Doobie Brothers 
On April 20, the hallowed stoner celebration day known as 4/20, rappers Snoop Dogg and Wiz Khalifa headlined at Red Rocks, and reggae rapper Matisyahu joined MC Talib Kweli at the Fillmore Auditorium on East Colfax. The previous day, jam bands Karl Denson’s Tiny Universe and Dumpstaphunk were in LoDo. It may not have been a weekend in New York City—but it wasn’t bad for a couple of spring days in the Mile High City.
“It seems as if musicians are viewing [shows in Colorado] like an Amsterdam tour,” Jay Bianchi, owner of local clubs Sancho’s Broken Arrow and Quixote’s, told me when I called him earlier this year. Which is really just a roundabout way of saying they’re looking for a place to buy and smoke pot indiscreetly without fear of getting busted.
Bianchi isn’t the only observer of the local music industry with this theory. I’ve been covering the music business as a Denver-based contributor to Rolling Stone for more than a decade, and before Colorado’s marijuana law went into effect in January I’d predicted a flood of musicians who would instruct their agents to ensure tour stops in Colorado. I also expected hordes of out-of-town fans booking flights and hotels to hear them play.
But Matisyahu, speaking from a tour stop in Miami, made a different case, as did numerous agents, managers, and concert promoters to whom I floated the “pot + musicians = tourism” equation. “I don’t think anything will change,” Matisyahu said. “Denver has always been the gateway to the West, in terms of the routing. It’s always been a place that bands will go.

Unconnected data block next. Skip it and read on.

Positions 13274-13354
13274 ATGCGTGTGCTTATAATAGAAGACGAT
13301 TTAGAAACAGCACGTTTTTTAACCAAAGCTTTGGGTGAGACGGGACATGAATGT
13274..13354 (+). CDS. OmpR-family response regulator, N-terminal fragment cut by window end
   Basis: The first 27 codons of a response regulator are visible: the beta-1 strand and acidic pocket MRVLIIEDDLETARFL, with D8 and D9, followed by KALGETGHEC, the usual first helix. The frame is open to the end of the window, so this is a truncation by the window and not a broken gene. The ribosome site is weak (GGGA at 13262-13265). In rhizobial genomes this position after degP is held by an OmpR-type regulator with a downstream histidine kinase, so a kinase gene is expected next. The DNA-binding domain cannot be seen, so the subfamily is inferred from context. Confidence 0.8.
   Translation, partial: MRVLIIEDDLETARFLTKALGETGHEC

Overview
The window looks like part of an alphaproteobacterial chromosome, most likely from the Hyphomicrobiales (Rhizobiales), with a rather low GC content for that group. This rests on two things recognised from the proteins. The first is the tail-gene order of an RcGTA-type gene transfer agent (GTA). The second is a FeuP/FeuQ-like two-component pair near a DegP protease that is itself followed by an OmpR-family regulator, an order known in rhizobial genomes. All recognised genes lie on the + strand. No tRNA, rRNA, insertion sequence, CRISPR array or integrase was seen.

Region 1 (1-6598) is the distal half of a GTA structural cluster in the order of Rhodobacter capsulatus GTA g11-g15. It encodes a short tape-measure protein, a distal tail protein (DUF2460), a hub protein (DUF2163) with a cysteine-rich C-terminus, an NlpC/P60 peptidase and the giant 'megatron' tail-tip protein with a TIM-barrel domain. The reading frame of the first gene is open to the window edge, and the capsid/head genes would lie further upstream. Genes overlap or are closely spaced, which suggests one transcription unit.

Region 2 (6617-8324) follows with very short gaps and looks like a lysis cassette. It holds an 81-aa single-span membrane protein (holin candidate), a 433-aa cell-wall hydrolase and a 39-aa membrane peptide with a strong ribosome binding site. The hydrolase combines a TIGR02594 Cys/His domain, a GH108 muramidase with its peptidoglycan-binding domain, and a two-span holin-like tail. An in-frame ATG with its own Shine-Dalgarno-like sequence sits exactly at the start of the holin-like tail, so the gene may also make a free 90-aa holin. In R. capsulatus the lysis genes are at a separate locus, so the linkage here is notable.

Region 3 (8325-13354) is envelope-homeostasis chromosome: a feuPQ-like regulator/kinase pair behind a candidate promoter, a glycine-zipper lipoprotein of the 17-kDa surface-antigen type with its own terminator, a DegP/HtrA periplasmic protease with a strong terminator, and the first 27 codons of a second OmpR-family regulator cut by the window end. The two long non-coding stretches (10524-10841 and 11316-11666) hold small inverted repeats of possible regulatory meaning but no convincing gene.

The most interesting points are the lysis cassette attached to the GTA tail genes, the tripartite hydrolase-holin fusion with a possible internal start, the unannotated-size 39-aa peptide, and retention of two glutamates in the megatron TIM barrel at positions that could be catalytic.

“But whoever the stoner is in the band—he is looking forward to going to Denver,” Matisyahu laughs. “Mainly, it will affect guitar techs across the country.”
The truth about Colorado’s music scene is that it never, ever turns into the next Seattle or the next Portland or the next Detroit. The transformation didn’t happen when the Eagles picked (the now-defunct venue) Tulagi as its home base in Boulder. It didn’t happen when the Samples and Big Head Todd and the Monsters threatened to turn the state into an international jam-band metropolis. It didn’t happen when the Fray and the Flobots had their hits. And it appears as if it’s not going to happen now, even if Snoop and Wiz can walk into a storefront on South Broadway to load up on chronic. “[Marijuana] might be a nice perk once you’re there, but it’s not really the reason we’re going,” says Peter Schwartz, the New York booking agent for numerous hip-hop stars, including hemp-friendly rappers such as Khalifa, Cypress Hill, and Redman. “And let’s keep in mind, realistically, that people who enjoy marijuana have it. They don’t really need to go to Colorado for it.”
On top of that, consider Colorado’s restrictive rules about pot use: You still can’t smoke anything (legally) at a public concert (that includes cigarettes and cloves); you still can’t (legally) smoke weed in a public place; and you certainly can’t (legally) bring ganja on an airplane or carry it into a neighboring state. “Most musicians are talking about it, and we’re all pretty psyched on it,” says Marco Benevento, an indie musician based in Woodstock, New York, who is so associated with marijuana that fans approach after concerts to gift him with edibles and vaporizers. He adds, though, that pot smokers crossing the Centennial State’s lines have to be more careful than ever. “We’re also kind of scared to drive in and out of Colorado,” he says. “We’ve heard people are getting busted around borders and whatnot.”